“Get Behind Me, Satan!”
In contemporary Orthodoxy in America, we’ve wandered far from what I denote “normal and ordinary Orthodoxy”, especially in the last fifty years. We’ve erected “strange gods” in the place of normative and historical Orthodoxy, and this has come to roost in our day. This is not only true of those on the theological “left”; it’s also bedevilled more traditional believers as well. The errors caused by the deification of Alexander Schmemann, of course, are obvious, but the antics of Count Grabbe and Hieromonk Panteleimon of Brookline were just as hurtful to a balanced expression of the faith as were the shenanigans perpetrated at SVS and Syosset. A false attitude crept into the Church, one illustrated well by a cleric of the ROCOR recently. His article is enlightening, and I recommend it to all. It does not apply solely to the ROCOR situation, and his insights are illuminating. Click here to read it. For our purposes at present, an excerpt from the above piece, I believe, says it all.
The aforementioned Fr Knox calls this mindset: ultrasupernaturalism. This is a belief that one is to expect definite and concrete signs of God’s grace. This view is evidenced by three characteristics:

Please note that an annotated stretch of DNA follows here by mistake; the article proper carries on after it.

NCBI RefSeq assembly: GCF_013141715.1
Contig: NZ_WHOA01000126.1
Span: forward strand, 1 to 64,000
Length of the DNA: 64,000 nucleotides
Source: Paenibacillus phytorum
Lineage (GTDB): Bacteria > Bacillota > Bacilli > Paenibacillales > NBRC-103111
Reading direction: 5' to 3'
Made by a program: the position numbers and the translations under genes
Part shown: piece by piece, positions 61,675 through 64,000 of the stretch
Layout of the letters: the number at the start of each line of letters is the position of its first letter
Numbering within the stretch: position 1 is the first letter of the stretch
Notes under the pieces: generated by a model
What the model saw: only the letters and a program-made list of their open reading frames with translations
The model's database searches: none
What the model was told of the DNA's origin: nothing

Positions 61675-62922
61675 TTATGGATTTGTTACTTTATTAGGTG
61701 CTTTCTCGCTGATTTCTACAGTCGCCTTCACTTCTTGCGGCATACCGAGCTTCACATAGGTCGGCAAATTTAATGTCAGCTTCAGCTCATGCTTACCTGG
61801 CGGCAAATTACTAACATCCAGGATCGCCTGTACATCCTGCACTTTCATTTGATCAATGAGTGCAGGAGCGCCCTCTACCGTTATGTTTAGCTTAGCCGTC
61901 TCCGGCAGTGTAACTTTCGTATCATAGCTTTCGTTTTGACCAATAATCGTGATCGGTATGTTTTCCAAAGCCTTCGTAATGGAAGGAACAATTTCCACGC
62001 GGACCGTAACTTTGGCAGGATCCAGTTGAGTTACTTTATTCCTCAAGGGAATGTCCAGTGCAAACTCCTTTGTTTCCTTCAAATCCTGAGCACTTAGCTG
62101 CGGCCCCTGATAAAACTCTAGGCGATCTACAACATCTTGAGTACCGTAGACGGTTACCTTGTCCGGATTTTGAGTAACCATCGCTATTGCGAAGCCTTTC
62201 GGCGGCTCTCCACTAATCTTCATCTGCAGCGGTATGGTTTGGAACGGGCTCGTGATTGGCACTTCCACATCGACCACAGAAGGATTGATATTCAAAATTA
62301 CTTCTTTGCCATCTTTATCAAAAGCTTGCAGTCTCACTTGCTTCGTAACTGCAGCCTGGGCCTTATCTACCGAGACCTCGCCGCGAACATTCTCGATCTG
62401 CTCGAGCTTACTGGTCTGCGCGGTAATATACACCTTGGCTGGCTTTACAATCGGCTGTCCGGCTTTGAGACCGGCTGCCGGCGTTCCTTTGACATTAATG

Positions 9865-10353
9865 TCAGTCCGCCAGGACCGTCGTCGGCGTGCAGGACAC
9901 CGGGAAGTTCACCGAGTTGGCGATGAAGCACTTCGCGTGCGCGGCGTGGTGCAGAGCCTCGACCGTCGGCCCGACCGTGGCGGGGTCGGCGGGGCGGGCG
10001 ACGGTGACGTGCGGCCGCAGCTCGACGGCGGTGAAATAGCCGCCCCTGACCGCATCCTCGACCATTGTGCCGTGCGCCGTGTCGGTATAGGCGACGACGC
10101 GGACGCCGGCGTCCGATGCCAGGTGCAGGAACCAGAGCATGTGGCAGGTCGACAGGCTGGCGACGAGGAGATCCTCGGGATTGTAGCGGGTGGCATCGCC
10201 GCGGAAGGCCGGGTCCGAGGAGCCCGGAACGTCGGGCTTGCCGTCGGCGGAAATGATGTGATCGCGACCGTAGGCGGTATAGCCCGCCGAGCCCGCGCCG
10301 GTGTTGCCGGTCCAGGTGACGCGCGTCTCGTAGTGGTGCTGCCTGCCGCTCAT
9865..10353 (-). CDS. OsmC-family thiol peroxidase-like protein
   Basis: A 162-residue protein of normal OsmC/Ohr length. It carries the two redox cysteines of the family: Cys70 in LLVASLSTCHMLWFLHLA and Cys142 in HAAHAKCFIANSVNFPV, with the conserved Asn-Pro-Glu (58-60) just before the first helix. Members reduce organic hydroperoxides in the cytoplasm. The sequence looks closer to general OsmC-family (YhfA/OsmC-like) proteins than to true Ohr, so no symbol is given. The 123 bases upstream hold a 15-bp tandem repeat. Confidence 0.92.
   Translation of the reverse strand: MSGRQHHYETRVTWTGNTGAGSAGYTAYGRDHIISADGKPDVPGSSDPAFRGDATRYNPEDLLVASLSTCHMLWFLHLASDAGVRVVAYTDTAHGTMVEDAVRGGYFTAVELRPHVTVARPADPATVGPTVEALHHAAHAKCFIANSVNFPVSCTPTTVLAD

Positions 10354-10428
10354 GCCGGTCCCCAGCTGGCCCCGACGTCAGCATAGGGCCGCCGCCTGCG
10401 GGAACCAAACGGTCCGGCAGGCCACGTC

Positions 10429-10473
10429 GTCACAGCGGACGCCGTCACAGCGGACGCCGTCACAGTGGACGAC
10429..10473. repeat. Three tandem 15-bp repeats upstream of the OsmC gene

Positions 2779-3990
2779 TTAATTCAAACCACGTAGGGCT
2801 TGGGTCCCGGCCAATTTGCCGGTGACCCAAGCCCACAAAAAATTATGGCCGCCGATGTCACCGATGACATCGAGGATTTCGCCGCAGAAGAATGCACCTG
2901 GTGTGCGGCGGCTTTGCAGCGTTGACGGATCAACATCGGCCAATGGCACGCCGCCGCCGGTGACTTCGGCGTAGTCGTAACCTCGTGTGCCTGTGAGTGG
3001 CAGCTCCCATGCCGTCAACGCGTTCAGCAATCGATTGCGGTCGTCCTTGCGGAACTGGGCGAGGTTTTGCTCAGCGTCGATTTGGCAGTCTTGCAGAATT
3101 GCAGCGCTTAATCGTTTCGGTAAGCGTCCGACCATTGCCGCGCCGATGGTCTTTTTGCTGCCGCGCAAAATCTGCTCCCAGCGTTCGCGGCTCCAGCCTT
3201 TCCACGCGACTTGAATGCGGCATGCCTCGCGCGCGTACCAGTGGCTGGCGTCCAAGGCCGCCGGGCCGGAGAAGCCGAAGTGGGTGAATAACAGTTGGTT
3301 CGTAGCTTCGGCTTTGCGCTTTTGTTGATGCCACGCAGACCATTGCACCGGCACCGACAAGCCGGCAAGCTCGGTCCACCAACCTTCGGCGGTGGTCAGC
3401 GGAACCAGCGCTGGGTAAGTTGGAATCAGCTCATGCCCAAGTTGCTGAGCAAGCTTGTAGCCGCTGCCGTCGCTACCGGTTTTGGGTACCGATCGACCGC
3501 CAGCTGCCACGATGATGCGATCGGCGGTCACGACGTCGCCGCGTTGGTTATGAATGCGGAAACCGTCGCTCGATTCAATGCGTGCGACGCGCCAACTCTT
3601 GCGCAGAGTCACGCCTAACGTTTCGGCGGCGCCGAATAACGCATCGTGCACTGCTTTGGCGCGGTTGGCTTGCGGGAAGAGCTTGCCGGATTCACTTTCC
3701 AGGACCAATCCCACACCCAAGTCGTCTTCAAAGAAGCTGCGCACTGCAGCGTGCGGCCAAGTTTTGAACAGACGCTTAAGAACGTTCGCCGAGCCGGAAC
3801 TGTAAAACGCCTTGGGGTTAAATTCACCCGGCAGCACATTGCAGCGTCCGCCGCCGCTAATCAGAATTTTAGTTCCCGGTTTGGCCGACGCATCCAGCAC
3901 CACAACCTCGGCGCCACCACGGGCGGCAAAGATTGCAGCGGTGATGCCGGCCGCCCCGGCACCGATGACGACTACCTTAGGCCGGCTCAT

- Extreme standards of perfection. The saints aren’t seen as spiritual athletes, an exception, but are the norm of the Christian life by which everyone’s judged. This is held especially against those who belong outside the group. Despite protestations that he’s just a sinner and doesn’t judge, the schismatic will judge everyone by these standards. This is born out of a narcissistic need to be seen as perfect. The narcissist wants either to be admired or will bask in the glow of another. In the Orthodox Church, many will tend to put on the cloak of false humility and then brag about their starets or bishop. They’ll speak of a long line of saints in their spiritual ancestry. This is done to bolster their own pride and to justify their actions. The purpose is ultimately to make themselves feel righteous and others feel shame.
- Rigidity concerning rules, especially regarding repentance. This follows from the first. Many schismatics believe that those who oppose them must repent of their errors. The standards of repentance are so rigid that it would be nearly impossible to achieve. Many believe that the bishops of the Russian Church were collaborators, ecumenists, or outright communists. They demand repentance. The fact that many have repented is irrelevant because they didn’t do a good enough job to satisfy the schismatic. The schismatic lacks empathy and understanding about the ambiguities of life. The Church to them isn’t about bringing sinners to repentance, but, rather, it’s an ideologically-pure organisation that demands perfection. If they accepted the faults of others, then, they couldn’t justify leaving. This sets up criterion number three.